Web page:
Oil dips on hope OPEC will fill Iran supply gap, but market remains tight
By Henning Gloystein
SINGAPORE (Reuters) – Oil prices dipped on Friday on hopes that producer club OPEC will soon raise output to make up for a decline in exports from Iran following a tightening of sanctions on Tehran by the United States.
Despite this, oil markets remain tight amid supply disruptions and rising geopolitical concerns, especially over the tensions between the United States and Iran, analysts said.
Brent crude futures were at $74.12 per barrel at 0359 GMT, down 23 cents, or 0.3 percent, from their last close.
U.S. West Texas Intermediate (WTI) crude futures were at $64.86 per barrel, down 35 cents, or 0.5 percent, from their previous settlement.
The dip followed Brent’s rise above $75 per barrel for the first time this year on Thursday after Germany, Poland and Slovakia suspended imports of Russian oil via a major pipeline, citing poor quality. The move cut parts of Europe off from a major supply route.
But prices were already gaining before the Russian disruption, driven up by supply cuts led by the Organization of the Petroleum Exporting Countries (OPEC) and U.S. sanctions on Venezuela and Iran. Crude futures are up around 40 percent so far this year.
“Given the concerns around supply tightening from Libya, Venezuela, and Iran, the short-term view on Brent is bullish,” Fitch Solutions said in a note on Friday.
Washington said on Monday it would end all exemptions for sanctions against Iran, demanding countries halt oil imports from Tehran from May or face punitive action.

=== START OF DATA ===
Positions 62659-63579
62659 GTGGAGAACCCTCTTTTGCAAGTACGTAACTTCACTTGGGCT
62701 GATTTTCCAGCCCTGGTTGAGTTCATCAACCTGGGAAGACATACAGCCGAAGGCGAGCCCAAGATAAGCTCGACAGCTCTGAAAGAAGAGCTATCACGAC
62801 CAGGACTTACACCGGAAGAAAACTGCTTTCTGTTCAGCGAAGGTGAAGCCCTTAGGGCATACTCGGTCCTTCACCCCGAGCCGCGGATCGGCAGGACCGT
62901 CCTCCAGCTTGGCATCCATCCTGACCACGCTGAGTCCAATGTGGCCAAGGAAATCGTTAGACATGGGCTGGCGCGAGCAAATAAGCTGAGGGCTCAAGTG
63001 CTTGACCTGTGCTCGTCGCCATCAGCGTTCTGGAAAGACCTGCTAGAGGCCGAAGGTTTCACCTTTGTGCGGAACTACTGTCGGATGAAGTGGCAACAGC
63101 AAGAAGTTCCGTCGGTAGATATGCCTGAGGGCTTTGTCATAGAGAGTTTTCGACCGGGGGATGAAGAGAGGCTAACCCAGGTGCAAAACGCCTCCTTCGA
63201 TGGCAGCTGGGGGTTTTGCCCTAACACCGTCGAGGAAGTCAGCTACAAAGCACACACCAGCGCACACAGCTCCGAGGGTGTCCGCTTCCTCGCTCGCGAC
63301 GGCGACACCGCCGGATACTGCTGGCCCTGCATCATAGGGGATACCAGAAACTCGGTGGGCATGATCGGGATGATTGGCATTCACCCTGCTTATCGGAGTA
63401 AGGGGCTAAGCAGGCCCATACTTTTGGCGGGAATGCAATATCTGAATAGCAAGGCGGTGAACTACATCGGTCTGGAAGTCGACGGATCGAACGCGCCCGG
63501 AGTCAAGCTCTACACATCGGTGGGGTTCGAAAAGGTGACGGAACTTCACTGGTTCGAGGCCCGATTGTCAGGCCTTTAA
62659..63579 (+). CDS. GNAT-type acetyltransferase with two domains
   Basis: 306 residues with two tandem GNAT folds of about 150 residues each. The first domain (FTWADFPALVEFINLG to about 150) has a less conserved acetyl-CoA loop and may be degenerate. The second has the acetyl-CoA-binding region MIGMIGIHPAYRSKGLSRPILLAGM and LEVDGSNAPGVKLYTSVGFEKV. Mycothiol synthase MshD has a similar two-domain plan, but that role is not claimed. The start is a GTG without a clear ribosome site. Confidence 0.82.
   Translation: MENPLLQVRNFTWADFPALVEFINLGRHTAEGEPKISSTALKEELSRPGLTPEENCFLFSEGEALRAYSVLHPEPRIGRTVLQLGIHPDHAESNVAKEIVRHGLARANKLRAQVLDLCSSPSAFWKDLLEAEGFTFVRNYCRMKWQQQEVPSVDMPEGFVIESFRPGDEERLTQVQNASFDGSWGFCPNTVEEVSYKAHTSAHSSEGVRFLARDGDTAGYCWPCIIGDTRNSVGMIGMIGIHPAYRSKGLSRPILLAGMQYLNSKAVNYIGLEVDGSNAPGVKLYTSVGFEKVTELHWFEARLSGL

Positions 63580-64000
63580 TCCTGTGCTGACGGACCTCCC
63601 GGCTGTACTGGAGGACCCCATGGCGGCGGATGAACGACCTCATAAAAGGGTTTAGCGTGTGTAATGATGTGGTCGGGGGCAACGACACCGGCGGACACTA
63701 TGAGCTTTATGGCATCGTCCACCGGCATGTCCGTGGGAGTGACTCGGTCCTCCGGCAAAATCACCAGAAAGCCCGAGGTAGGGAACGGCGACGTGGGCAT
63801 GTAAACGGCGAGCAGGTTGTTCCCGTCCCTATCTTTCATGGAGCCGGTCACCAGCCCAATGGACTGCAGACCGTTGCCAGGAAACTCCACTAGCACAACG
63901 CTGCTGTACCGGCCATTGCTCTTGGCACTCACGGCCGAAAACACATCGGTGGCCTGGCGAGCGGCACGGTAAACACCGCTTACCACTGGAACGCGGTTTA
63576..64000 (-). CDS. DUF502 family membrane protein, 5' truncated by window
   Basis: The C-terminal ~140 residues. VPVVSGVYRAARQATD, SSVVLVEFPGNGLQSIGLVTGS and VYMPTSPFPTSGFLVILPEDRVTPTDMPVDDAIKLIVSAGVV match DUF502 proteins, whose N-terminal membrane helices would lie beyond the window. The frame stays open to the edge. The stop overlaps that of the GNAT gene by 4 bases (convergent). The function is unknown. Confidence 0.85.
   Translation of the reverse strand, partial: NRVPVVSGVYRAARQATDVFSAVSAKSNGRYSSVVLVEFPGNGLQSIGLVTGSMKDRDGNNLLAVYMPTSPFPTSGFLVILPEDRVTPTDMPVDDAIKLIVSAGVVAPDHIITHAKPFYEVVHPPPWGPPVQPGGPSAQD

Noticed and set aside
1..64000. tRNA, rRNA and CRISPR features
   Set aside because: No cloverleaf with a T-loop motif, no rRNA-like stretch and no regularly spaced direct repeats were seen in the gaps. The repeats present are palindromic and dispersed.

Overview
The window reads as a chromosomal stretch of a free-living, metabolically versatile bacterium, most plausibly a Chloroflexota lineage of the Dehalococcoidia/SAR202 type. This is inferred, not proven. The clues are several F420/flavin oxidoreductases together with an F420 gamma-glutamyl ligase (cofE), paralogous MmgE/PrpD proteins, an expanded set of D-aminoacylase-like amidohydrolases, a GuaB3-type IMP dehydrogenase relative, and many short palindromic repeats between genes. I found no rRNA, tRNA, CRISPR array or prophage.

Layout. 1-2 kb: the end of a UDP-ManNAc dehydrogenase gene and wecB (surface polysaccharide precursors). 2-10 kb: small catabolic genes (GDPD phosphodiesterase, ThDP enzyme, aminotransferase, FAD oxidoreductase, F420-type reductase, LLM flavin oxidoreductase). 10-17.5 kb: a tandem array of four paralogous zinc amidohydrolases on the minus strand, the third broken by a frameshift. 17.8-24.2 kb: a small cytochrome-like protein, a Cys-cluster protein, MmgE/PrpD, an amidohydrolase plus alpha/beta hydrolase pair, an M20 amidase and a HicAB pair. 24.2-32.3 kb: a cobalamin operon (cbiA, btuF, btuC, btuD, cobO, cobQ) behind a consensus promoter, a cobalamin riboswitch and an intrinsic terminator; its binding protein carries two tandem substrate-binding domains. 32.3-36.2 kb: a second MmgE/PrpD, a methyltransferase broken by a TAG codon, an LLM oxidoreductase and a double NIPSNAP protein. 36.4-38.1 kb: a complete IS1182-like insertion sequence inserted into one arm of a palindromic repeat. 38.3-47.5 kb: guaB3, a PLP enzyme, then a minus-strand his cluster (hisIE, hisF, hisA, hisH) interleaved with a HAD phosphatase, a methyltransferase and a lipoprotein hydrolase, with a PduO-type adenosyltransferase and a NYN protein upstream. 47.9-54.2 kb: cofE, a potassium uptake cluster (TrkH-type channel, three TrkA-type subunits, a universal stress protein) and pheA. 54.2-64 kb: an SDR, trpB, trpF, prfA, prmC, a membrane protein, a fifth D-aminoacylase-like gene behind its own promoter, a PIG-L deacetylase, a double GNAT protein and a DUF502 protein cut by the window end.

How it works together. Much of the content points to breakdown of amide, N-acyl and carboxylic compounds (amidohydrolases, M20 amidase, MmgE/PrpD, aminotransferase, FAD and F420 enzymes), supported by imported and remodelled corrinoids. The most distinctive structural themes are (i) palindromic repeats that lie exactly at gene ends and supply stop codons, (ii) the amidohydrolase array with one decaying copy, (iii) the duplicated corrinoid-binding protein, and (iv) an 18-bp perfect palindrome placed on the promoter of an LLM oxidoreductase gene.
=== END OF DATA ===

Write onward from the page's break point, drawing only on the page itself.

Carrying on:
To make up for the shortfall from Iran, the United States is pressuring OPEC’s de-facto leader Saudi Arabia as well as other allied producers like Iraq and the United Arab Emirates to end its voluntary supply restraint.
“The U.S. will continue to pressure Saudi Arabia to lift its production to cover the supply gap,” said Alfonso Esparza, senior market analyst at futures brokerage OANDA.
Jefferies bank said “a drop to 500,000 to 600,000 barrels per day (bpd) now seems realistic” for Iranian oil exports, adding that “at least China and potentially India and Turkey will continue to import Iranian crude”.
“OPEC will make up for the shortfall,” the U.S. investment bank said.
Despite U.S. efforts to drive Iranian oil exports down to zero, many analysts expect some oil to still seep out of the country.
“A total of 400,000 to 500,000 barrels per day of crude and condensate will continue to be exported,” said energy consultancy FGE, down from around 1 million bpd currently.
Most of this oil would be smuggled out of Iran or go to China despite the sanctions.
China, the world’s biggest buyer of Iranian oil, this week formally complained to the United States over its unilateral Iran sanctions.
Although most analysts expect some Iranian oil to keep flowing, they expect markets to remain tight amid little spare capacity and the high geopolitical tension.
“The oil market remains tight … (and) oil prices will rise,” FGE Chairman Fereidun Fesharaki said on Friday in a note, adding that “$80 to $100 per barrel oil is around the corner”.
(Reporting by Henning Gloystein; Editing by Joseph Radford and Christian Schmollinger)
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